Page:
When it came time to choose a theme for Black History Month, after the turbulent year the world has just experienced, the choice was clear.
“The theme of Sankofa! Black Creativity reflects the innovation, struggles, resilience and beauty of the African American/Black people, in the past, the present, and during this unprecedented time in our nation’s history,” said Zebulon Miletsky, associate professor, Department of Africana Studies and co-chair of the Black History Month (BHM) committee.
“It also speaks to the importance of artistic and creative pursuits, and also the creativity needed to move through a pandemic,” Miletsky continued. “The fact that we are virtual this year illustrates that reality. We’ve been through a pandemic, a series of racial justice movements and protests, and violence in our streets and in our nation’s Capitol. Black Creativity also speaks to the ability to survive in the midst of all of these things, and the creative accomplishments and contributions that have made life richer for all Americans.”
The groundbreaking research being conducted by Stephanie Dinkins, associate professor of art in Stony Brook’s College of Arts and Sciences, regarding artificial intelligence and equality, and the cross-campus interdisciplinary team of physicians, engineers, paramedics and students that developed a new patient particle containment chamber to combat the dangers the COVID-19 pandemic presented to frontline medical personnel are just two recent examples of real-world creativity taking place at Stony Brook.
“When we say creativity, we don’t just mean the arts, but solutions, innovation and invention,” said Cheryl Chambers, associate dean and director of Multicultural Affairs and co-chair of the BHM committee. “In a way, everything we do at Stony Brook is creative in some way.”
“Sankofa teaches us that we should reach back and gather the best lessons of what our past has taught us, so that we can use them as we achieve our full potential moving forward,” added Judith Brown Clarke, vice president for equity and inclusion and chief diversity officer. “Black History Month ‘gifts’ us with meaningful and historical learning opportunities to move forward with rich contributions to a more inclusive and equitable world.”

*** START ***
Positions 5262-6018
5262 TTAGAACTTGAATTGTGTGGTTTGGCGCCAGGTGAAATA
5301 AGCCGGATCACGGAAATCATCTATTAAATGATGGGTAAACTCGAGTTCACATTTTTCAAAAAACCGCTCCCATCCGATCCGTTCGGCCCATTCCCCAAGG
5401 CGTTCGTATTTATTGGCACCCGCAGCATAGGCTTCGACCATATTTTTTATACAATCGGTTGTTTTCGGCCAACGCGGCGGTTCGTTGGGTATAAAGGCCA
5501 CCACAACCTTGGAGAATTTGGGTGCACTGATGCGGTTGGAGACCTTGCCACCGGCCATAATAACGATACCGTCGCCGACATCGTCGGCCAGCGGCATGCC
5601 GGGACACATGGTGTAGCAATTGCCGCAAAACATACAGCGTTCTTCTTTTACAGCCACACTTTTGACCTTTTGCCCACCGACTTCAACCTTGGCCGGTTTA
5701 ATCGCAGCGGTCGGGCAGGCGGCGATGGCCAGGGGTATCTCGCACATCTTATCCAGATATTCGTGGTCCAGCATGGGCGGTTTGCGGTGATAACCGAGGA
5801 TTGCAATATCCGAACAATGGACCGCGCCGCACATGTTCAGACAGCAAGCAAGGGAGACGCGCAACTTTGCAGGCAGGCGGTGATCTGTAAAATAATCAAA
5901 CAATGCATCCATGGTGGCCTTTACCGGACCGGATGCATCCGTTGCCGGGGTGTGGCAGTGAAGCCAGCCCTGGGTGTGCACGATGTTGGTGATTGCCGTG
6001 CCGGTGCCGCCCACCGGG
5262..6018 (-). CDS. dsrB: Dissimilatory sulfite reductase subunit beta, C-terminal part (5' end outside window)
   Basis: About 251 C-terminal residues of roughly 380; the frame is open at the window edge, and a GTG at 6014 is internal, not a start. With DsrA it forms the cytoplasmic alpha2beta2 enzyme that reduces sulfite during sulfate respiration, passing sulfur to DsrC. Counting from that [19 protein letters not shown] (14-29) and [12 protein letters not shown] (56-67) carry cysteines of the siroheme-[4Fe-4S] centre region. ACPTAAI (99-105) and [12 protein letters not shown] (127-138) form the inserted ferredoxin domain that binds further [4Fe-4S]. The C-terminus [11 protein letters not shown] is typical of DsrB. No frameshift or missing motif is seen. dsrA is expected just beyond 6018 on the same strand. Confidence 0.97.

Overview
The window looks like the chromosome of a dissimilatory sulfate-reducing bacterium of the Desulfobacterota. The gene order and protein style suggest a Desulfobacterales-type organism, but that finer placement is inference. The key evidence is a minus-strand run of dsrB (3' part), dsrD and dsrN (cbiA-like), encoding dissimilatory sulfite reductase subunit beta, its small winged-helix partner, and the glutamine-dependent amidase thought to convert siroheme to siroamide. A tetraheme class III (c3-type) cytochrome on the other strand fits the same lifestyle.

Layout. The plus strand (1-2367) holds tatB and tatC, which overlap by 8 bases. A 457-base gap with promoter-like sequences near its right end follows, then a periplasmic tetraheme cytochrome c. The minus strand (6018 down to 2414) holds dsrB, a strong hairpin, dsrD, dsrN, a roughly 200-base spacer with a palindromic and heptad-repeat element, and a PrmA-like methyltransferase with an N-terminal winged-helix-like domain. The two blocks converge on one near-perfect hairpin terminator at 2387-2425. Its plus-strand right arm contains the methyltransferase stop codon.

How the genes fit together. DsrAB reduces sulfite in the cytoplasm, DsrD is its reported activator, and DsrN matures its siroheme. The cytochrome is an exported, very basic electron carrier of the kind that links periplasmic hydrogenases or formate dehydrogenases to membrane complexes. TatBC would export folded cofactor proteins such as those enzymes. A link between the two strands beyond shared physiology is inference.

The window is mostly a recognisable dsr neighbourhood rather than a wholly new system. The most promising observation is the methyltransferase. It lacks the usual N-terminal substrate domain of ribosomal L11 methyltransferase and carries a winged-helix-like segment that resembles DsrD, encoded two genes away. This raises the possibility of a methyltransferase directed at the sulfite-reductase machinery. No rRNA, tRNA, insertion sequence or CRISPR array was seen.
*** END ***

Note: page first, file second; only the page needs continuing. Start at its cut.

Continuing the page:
“Black people from around the world have been at the center of innovation, creativity and technology for millenia,” said Thomas Woodson, assistant professor of Technology & Society in the College of Engineering and Applied Sciences, who called this year’s theme timely and inspiring. “In 2021, the world needs more black scientists, engineers and artists. Without them, it will be impossible to solve global challenges.”
A long-standing campus tradition, Black History Month is coordinated by the Office of Multicultural Affairs, the Black History Month Committee and the Department of Africana Studies.
“Stony Brook’s BHM programs have had a long and impactful history,” said Isobel Breheny-Schafer, assistant director of Student Media and a member of the Black History Month committee. “This year’s theme is a perfect way to highlight the talents of the Stony Brook community.”
The University radio station, WUSB, will host its 30th annual reggae marathon, a three-day celebration that coincides with Black History Month. The tradition was founded by SBU alumni and current disc jockey Lister Hewan Lowe in 1991, and celebrates the legacy of influential Jamaican artist Bob Marley.
Another Black History Month highlight is the annual Spoken Word contest, a competition featuring student poetry, rap, storytelling and creative artistry. The content will take place virtually on February 22. Winners are invited to perform on WUSB and be published by BlackWorld media.
In the fine arts, the Paul W. Zuccaire Gallery is presenting “Reckoning,” which features an online exhibition showcasing the work of Stony Brook’s world-renowned faculty artists, as well as an online student digital mural featuring work created in response to the challenges and issues they are experiencing.
“I created a piece called ‘Enough is Enough’ the night before my very first Black Lives Matter protest,” said senior psychology major Priscilla Nash ‘21. “I was in a completely frazzled, upset state with everything that had been going on, and I needed an outlet. I needed to express my disbelief for how long things like this have been happening and how the stories that we hear today mimic stories that have been told over and over for decades.”
“Going into Black History Month amidst the Black Lives Matter movement is an intersection in recent history that needs to be recognized by all,” added Gianna Coscia ‘22, a physician assistant studies student. “It’s a time to reflect thoroughly on the centuries of historical injustice that preceded this Black History Month of 2021, but also a time to recognize that history is still happening now.”
The Black History Month opening ceremony takes place virtually on February 3 at 1 pm, and will feature a keynote speech by Julieanna L. Richardson, founder and executive director of The HistoryMakers, the nation’s largest African American video oral history collection of scholarly materials.
Acquired by the Stony Brook University Libraries and celebrating its 20th anniversary, The HistoryMakers database highlights nearly 2,700 historically significant African Americans in education, science, business, politics, arts, entertainment, sports, the military and other fields.
— Rob Emproto